The Essex Way From Ongar To Epping, And On To Woodford.

The Essex Way From Ongar To Epping, And On To Woodford.

I had been wanting to do this walk for some time to compare it with other walks I was more familiar with and summer 2019 I finally got to do it. It wasn’t a route I had ever tried before and the possibility of getting lost was all part of the excitement for me of following new paths through the fields.

Starting past the steam railway I headed into the open countryside west from the Two Brewers. You can usually tell when a bridlepath is very old and there was an ancient feel about some of these ones as they crossed the fields, mostly because there were very few communities along route being linked by them.

What I noticed most about the few and far between small communities along the route were the unusual place names, which hinted to a rich history worthy of more research. Toots Hill & Widows Farm just some of the names that stood out on this route that had a feeling of bleakness and mystery. I had visions of poor souls locked away to repent their sins at the mysteriously named Repentance Cottage which peered out onto the footpath from behind it’s tall hedges.

Heading further west down the Essex Way along the north of the Roding Valley I notice the countryside has a much gentler roll to it than the Lea Valley & the much smaller hills quietly undulate into the distance giving way to wide open views across the Roding Valley to the south. It feels a much more relaxed walk with easier terrain than I’m used to.

As I continue through the fields on the approach to Ongar Great Wood I reach what will be the steepest hill I encounter on this route, where the ground drops sharply in front of me almost plummeting down the edge of a field at an angle that makes me thankful I’m going down rather than up. The deep tyre gouges cut into the track indicate to me that even the farm vehicles working the land here struggle with this particular hill. At the brow of this hill to my right a freshly cut cornfield drops down the sloping hillside littered with huge round straw bales stretching into the distance, the pure escence of late summer captured in that one view. As I reach the bottom I say ‘good luck’ to a cyclist on his way up.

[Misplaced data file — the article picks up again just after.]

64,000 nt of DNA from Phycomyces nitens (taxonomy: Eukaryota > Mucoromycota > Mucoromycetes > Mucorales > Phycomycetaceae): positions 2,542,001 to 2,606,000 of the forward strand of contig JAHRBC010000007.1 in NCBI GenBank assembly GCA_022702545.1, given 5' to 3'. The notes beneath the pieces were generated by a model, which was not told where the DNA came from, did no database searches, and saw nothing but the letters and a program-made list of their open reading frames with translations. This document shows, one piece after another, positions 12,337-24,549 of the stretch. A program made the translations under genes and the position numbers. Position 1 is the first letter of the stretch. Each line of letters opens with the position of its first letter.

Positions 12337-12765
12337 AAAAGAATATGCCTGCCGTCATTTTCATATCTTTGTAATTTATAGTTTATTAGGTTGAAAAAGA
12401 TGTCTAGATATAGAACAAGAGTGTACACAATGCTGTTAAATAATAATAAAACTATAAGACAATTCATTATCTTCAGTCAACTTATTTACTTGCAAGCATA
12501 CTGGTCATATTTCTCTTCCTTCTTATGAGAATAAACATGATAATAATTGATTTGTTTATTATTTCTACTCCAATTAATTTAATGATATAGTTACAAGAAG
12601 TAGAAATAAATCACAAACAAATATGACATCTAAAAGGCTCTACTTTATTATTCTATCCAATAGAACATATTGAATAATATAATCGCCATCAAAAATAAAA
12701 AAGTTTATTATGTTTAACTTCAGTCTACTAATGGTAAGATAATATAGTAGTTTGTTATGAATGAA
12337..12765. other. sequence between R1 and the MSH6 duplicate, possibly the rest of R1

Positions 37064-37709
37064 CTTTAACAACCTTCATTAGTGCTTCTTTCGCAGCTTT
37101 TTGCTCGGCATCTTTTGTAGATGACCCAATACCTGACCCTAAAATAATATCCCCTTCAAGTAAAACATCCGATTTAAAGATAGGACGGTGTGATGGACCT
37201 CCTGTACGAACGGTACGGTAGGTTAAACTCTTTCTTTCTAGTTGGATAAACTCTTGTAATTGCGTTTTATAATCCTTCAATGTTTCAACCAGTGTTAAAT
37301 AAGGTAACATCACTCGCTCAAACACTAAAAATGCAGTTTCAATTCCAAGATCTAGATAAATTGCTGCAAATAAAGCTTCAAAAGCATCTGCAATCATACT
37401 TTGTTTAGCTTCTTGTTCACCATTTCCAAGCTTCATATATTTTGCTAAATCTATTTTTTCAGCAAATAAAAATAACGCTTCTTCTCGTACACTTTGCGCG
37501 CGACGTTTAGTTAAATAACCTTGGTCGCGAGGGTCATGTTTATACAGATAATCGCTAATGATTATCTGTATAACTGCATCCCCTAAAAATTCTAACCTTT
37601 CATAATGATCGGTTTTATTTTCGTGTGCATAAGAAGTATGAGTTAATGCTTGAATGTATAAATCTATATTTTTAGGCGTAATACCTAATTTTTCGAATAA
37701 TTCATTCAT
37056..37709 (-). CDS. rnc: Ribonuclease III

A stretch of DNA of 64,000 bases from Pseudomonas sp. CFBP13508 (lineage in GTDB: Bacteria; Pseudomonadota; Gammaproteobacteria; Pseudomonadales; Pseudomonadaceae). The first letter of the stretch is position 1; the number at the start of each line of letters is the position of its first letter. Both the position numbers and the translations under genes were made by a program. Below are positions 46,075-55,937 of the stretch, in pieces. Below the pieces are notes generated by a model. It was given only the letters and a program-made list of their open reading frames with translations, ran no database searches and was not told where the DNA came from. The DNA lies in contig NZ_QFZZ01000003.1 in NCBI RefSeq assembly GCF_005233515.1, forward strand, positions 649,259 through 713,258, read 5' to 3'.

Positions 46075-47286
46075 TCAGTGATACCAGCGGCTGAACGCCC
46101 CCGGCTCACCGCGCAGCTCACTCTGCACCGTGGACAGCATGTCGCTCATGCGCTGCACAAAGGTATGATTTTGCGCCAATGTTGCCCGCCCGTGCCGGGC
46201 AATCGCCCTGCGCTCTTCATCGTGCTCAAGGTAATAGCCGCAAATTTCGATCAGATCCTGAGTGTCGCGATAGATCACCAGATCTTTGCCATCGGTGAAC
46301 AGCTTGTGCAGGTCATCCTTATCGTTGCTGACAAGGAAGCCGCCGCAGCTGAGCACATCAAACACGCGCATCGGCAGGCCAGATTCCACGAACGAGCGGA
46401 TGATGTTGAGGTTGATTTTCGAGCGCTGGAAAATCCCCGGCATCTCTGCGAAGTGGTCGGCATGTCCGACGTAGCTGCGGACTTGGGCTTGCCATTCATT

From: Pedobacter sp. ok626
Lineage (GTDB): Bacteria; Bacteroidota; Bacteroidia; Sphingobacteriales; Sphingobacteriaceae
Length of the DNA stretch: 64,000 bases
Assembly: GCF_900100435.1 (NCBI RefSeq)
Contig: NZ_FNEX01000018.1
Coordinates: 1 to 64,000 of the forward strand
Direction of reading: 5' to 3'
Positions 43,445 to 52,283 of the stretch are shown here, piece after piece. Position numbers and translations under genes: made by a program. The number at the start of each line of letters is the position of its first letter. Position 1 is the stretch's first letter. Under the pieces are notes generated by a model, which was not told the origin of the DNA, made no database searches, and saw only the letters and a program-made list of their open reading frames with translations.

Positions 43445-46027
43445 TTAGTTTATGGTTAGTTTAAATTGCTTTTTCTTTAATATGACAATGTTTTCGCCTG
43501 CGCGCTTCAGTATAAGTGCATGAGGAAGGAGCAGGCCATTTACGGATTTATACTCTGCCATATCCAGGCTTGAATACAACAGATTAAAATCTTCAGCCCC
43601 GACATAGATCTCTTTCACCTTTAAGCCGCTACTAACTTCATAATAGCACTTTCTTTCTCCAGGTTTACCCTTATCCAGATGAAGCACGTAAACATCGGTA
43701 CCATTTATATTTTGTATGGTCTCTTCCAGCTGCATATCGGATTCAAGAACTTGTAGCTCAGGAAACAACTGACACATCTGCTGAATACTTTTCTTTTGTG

Walking in a straight line west through the Great Wood this feels very different to the forest, a much denser plantation so dark and eerily silent that in places i almost wonder if I am going off course. Some of the trees don’t seem right here, non native and too closely planted in straight lines giving hints this was once privately owned in places and given its own unique stamp by it’s owner.

Exiting the Great Wood as I approach the M11 the woodland opens up into cornfields to my right and behind the distant trees I can see light aircraft landing at North Weald. As I cross the motorway I find that the footpath is not where my OS map tells me it should be so I have to improvise and find my way through undergrowth to rejoin the trail in the woods at the top of Coopersale Common. The view as I leave these woods emerging onto the top end of Coopersale Common is Beautiful, the gentle drop of the landscape into the Roding Valley sits before me once again, almost inviting me to stop a while and savour the view.

From here I head south down the Common with the old Schoolhouse to my right before picking up what is very clearly yet another very old bridlepath, at the end of which I walk between the old gate houses either side of the path at Fiddlers Hamlet. The Theydon Oak may well invite me inside but I’m not stopping here today. I now head west again up through Ivy Chimneys coming out onto Bell Common, beneath which the M25 runs through a tunnel in a feat of engineering where the cut and cover technique was used to ensure minimal impact of the motorway on our beautiful forest.

I now feel on familiar ground, my own version of terra firma in the forest where I feel like i know every leaf & every twig on the colossal beech trees towering above me like sentinels, catching the gentle summer breeze in their crowns which starts a rushing of leaves across the canopy. I come out into a brief clearing where a beautiful natural pond in it’s full summer glory catches the light as I continue south through the Loughton section of the forest eventually emerging at Buckhurst Hill & then home to Woodford.

The forest I find will always have it’s own special beauty, but the surrounding countryside not only of the uplands but also east of the M11 corridor where I have just walked from when I set off from Ongar this morning has some of the most tranquil, inviting and peaceful countryside we are fortunate to live within reach of. I don’t think I am going to return here and do this walk again. I know i am.